Bits & Bytes online Edition

Python on HPC systems

Klaus Reuter


In addition to the traditional HPC applications compiled from C/C++ and Fortran code we're witnessing an increasing workload of Python-based code running on the HPC systems. Being an interpreted and dynamically-typed language, plain Python is not a language suitable per se to achieve high performance. Nevertheless, with the appropriate packages, tools, and techniques the Python programming language can be used to perform numerical computation in a very efficient manner, covering both aspects, the program's efficiency and the programmer's efficiency. The aim of this article is to provide some advice and orientation to the reader in order to use Python correctly on the HPC systems and to take first steps towards basic Python code optimization.


The key to achieve good performance with Python is to move expensive computation from the interpreted code layer down to a compiled layer which may consist of compiled libraries, code written and compiled by the user, or just-in-time compiled code. Below, three packages are discussed for such use cases.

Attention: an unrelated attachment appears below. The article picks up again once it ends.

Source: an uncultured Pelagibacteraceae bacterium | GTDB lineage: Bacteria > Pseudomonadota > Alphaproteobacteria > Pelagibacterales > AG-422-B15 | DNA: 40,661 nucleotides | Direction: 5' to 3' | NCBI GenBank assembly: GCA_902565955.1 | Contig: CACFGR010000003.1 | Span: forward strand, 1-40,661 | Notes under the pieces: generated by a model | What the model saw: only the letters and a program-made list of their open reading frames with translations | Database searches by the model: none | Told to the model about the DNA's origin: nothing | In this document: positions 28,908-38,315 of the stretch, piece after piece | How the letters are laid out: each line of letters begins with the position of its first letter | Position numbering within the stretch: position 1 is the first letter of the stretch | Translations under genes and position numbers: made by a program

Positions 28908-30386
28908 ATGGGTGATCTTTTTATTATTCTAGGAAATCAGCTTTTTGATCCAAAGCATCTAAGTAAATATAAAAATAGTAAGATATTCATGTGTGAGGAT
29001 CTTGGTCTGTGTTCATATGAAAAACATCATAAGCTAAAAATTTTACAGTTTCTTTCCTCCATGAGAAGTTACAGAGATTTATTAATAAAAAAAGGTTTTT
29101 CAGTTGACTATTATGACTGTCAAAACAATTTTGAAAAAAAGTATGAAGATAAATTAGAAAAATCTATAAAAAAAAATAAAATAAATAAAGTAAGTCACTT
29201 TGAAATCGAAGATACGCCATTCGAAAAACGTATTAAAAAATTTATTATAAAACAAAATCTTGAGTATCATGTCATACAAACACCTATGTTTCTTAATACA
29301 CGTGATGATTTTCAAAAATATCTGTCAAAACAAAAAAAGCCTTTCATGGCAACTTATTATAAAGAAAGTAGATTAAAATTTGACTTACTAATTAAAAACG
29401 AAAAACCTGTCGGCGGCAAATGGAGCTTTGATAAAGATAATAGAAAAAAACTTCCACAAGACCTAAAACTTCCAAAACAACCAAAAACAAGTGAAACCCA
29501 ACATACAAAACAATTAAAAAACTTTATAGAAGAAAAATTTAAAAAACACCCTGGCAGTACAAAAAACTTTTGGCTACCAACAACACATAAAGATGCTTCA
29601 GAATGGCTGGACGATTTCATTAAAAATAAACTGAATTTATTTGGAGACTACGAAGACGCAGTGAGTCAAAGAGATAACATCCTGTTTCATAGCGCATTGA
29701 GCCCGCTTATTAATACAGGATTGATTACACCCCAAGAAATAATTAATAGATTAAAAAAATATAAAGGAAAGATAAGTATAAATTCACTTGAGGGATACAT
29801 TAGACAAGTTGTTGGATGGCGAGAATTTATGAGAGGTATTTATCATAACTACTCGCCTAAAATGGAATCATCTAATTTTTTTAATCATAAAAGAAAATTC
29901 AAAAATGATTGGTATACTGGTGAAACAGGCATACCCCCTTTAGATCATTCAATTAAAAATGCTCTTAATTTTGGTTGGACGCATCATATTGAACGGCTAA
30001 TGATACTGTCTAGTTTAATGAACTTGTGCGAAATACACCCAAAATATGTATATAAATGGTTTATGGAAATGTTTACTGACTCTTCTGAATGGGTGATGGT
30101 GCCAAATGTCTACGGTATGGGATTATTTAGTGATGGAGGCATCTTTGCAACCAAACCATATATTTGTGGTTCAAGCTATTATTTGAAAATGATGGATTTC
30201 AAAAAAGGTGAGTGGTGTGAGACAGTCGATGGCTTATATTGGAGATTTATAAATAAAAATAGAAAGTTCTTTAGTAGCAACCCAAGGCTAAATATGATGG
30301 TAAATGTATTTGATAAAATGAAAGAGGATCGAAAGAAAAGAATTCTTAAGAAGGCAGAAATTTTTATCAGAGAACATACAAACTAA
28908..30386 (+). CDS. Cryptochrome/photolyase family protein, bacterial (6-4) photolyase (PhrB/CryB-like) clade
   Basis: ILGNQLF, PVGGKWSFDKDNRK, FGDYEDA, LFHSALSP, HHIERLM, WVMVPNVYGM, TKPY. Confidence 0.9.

NumPy is the Python module that provides arrays of native datatypes (float32, float64, int64, etc.) and mathematical operations and functions on them. Typically, mathematical equations (in particular, vector and matrix arithmetic) can be written with NumPy expressions in a very readable and elegant way, which has several advantages: NumPy expressions avoid explicit, slow loops in Python. In addition, NumPy uses compiled code and optimized mathematical libraries internally, e.g. Intel MKL on MPCDF systems, which enables vectorization and other optimizations. Parts of these libraries use thread-parallelization in a very efficient way by default, e.g. to perform matrix multiplications. In summary, NumPy provides the de-facto standard for numerical array-based computations and serves as the basis for a multitude of additional packages.